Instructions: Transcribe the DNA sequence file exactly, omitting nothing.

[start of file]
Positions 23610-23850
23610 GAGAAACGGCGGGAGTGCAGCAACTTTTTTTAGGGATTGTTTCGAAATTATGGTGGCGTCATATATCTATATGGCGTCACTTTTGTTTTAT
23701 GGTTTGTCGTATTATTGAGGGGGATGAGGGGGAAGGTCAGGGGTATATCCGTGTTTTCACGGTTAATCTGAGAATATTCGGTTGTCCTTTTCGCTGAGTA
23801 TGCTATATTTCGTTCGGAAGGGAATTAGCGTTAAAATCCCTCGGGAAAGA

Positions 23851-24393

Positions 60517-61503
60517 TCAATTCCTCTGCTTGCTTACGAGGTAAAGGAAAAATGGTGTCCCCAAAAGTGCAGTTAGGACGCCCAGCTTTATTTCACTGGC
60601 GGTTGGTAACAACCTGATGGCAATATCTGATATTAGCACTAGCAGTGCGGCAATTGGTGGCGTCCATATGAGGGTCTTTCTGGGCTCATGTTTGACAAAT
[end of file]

Positions 23610-23850
23610 GAGAAACGGCGGGAGTGCAGCAACTTTTTTTAGGGATTGTTTCGAAATTATGGTGGCGTCATATATCTATATGGCGTCACTTTTGTTTTAT
23701 GGTTTGTCGTATTATTGAGGGGGATGAGGGGGAAGGTCAGGGGTATATCCGTGTTTTCACGGTTAATCTGAGAATATTCGGTTGTCCTTTTCGCTGAGTA
23801 TGCTATATTTCGTTCGGAAGGGAATTAGCGTTAAAATCCCTCGGGAAAGA

Positions 23851-24393

Positions 60517-61503
60517 TCAATTCCTCTGCTTGCTTACGAGGTAAAGGAAAAATGGTGTCCCCAAAAGTGCAGTTAGGACGCCCAGCTTTATTTCACTGGC
60601 GGTTGGTAACAACCTGATGGCAATATCTGATATTAGCACTAGCAGTGCGGCAATTGGTGGCGTCCATATGAGGGTCTTTCTGGGCTCATGTTTGACAAAT